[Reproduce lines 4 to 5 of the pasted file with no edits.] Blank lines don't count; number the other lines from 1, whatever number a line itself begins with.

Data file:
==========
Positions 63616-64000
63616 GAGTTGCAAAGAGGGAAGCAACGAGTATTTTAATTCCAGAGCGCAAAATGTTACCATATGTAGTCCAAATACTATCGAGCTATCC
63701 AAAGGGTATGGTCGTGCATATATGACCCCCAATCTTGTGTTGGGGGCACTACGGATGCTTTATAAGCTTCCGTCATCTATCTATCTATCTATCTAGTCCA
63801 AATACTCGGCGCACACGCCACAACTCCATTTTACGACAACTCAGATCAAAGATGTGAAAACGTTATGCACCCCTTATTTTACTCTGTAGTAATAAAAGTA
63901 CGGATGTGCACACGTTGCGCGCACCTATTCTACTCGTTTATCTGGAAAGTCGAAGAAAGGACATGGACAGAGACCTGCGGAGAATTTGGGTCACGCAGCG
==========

63801 AATACTCGGCGCACACGCCACAACTCCATTTTACGACAACTCAGATCAAAGATGTGAAAACGTTATGCACCCCTTATTTTACTCTGTAGTAATAAAAGTA
63901 CGGATGTGCACACGTTGCGCGCACCTATTCTACTCGTTTATCTGGAAAGTCGAAGAAAGGACATGGACAGAGACCTGCGGAGAATTTGGGTCACGCAGCG